September 27, 2011 | 8
When our news editor asked on twitter what sort of animal “this six-legged spider thing” is? Her question was answered in less than one minute by entomologists. It was indeed an unfortunate spider who has lost two of his legs. While Robin may be fraught with concern or sympathy for the poor little bugger, she need fear not because spider commonly self-amputate a leg here and there. Of course the process of regeneration may leave the spider a bit more vulnerable out in the wilds of nature. Thankfully, her little friend will likely be much safer in the confines of the Scientific American offices.
Spiders may amputate their legs as a defense strategy, but it’s not clear what trade-offs exist. For instance, if a spider amputates its leg and undergoes regeneration, is future reproduction impacted, is it more susceptible to predation, is it less mobile or less of a competitor?
In a 2007 study by Wrinn & Uetz, the hypothesis that leg regeneration puts spiders at a physiological and developmental disadvantage was put to the test. The authors examined the frequency of self-amputation in the field and the relationship to size, mass and physiological condition in the wolf spider (Schizocosa ocreata, similar to picture above). Additionally, they did laboratory experiments to test the hypothesis that leg regeneration specifically impairs foraging, decreases growth or affects development time.
The field data they collected indicated that leg loss impaired foraging ability, evidenced by decreases in mass, size and physiological condition as one would expect. The laboratory experiments also suggest additional trade-offs. Though not significant, spiders regenerating legs took an average of 3.7 days longer to molt, which they must do regularly in order to grow. One interesting observation was that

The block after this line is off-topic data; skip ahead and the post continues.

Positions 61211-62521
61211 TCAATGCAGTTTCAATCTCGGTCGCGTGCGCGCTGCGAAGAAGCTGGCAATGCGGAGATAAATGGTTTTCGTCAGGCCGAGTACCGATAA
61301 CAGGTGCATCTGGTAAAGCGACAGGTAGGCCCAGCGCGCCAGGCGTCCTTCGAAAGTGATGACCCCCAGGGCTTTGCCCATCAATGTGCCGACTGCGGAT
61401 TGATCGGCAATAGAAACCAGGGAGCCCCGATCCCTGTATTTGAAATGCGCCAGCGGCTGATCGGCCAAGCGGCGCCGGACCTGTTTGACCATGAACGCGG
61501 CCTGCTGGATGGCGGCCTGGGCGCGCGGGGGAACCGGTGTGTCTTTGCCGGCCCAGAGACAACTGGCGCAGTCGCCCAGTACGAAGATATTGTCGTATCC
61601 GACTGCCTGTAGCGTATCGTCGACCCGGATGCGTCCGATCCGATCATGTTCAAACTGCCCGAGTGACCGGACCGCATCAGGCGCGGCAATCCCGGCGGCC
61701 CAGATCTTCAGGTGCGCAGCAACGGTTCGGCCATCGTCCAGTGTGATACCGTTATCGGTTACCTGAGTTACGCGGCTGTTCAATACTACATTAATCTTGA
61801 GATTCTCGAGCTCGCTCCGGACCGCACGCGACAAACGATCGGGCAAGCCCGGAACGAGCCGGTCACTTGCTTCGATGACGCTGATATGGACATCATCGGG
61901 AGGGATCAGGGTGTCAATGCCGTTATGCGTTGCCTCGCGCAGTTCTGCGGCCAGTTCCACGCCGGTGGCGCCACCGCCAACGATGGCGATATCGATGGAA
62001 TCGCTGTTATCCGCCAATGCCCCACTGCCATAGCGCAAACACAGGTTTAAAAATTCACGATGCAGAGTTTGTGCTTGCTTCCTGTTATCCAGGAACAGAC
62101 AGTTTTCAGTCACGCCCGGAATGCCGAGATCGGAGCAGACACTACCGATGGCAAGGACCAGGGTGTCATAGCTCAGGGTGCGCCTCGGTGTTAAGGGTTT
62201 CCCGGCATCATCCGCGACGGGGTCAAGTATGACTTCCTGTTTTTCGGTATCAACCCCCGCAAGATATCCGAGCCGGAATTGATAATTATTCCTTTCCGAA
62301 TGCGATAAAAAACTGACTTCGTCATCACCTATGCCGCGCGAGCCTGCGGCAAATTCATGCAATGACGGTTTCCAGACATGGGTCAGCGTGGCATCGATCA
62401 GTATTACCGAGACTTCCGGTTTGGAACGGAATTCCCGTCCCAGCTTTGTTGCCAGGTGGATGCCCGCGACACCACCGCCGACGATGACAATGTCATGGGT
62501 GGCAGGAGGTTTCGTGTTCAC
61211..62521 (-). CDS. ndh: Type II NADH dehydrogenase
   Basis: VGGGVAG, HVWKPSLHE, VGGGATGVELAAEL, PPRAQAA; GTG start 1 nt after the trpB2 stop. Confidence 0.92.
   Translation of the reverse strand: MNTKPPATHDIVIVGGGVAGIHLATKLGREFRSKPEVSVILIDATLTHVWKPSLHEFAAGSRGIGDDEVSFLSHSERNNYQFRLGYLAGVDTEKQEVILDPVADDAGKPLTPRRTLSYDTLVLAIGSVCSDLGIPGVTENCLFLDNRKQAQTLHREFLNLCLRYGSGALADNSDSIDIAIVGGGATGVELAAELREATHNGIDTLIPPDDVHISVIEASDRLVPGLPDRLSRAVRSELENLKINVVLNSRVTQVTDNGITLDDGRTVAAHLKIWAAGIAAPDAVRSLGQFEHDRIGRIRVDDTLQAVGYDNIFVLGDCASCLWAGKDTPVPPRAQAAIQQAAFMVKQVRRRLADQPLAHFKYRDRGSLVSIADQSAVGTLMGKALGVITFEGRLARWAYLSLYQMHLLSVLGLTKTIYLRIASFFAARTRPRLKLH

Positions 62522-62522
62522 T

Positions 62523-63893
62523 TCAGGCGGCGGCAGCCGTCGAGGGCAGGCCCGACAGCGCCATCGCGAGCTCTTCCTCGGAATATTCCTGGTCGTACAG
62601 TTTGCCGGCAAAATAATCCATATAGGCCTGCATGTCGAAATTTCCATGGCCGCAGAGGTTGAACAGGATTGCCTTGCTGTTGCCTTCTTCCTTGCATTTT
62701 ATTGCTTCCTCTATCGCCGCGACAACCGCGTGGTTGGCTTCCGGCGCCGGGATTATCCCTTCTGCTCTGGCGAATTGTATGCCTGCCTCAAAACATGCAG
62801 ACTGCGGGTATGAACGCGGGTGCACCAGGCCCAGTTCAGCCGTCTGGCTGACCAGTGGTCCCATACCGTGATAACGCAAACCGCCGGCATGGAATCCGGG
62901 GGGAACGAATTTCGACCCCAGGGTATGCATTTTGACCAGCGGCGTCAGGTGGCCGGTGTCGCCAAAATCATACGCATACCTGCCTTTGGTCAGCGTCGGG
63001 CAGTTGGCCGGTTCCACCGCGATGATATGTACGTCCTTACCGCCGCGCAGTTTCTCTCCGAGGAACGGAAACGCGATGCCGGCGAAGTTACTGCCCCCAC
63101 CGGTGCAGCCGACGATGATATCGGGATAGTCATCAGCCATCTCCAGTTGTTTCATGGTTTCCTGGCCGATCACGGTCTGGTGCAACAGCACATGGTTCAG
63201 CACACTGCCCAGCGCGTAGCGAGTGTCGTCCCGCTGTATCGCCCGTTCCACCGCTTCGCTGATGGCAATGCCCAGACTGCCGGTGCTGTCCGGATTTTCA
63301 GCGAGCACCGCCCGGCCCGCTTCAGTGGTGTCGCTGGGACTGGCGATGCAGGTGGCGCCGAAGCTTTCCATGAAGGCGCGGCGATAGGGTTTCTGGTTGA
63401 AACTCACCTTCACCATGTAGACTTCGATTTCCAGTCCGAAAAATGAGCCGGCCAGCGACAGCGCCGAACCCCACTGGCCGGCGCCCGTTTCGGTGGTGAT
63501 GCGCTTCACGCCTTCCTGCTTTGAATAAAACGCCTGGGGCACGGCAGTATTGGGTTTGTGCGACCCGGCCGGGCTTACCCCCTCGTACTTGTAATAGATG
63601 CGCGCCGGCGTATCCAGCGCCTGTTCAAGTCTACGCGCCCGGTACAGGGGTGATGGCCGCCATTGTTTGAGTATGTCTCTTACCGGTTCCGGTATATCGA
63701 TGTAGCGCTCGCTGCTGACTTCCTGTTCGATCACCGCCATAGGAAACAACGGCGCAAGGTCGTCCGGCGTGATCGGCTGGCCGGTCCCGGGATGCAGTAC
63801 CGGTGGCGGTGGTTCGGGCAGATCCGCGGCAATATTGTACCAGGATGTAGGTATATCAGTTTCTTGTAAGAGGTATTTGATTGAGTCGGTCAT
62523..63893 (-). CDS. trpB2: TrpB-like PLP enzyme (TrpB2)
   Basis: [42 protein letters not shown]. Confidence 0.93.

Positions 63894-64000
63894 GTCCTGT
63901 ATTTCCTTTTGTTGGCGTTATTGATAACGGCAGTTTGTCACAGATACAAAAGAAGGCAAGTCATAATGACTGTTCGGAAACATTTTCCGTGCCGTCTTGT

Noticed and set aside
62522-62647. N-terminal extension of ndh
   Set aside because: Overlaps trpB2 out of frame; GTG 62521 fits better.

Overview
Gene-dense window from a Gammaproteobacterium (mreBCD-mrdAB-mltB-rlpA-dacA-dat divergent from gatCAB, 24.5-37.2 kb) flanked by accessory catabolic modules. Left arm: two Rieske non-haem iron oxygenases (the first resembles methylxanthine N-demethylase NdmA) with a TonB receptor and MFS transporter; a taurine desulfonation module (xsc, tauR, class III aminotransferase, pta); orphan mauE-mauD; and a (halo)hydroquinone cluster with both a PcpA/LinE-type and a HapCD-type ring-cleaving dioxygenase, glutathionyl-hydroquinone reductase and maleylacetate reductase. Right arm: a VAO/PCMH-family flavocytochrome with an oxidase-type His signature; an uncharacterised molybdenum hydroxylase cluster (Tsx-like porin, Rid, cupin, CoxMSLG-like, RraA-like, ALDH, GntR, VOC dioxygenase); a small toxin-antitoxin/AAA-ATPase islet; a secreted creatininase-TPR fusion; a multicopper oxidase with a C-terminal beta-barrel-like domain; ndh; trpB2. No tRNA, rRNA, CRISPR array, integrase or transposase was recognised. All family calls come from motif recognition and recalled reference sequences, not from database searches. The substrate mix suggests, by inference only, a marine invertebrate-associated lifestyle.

“Although spiders appear to show costs of regeneration, the differences in molt interval, size, and mass between intact and regenerating spiders were only true for the first molt after autonomy. During the second molt after autonomy, regenerating spiders were able to compensate for previous costs by either shortening their molt interval or increasing their growth.”
It appears these spiders are bounce back pretty readily, minimizing the costs associated with leg loss and regeneration to only one molt. Another trade-off was between development time and mass. Regeneration resulted in either longer time to molt or lower mass, but not both. Regeneration is a fascinating phenomena. The selection of improved regenerative capabilities comes at a cost, but clearly for the individual the costs do not outweigh the benefits of continuing to live and reproduce. Our news editor needn’t fear for this poor spider’s handicap. He should be able to head back out into the spider work force in no time!
Wrinn, K., & Uetz, G. (2007). Impacts of leg loss and regeneration on body condition, growth, and development time in the wolf spider Schizocosa ocreata. Canadian Journal of Zoology, 85 (7), 823-831 DOI: 10.1139/Z07-063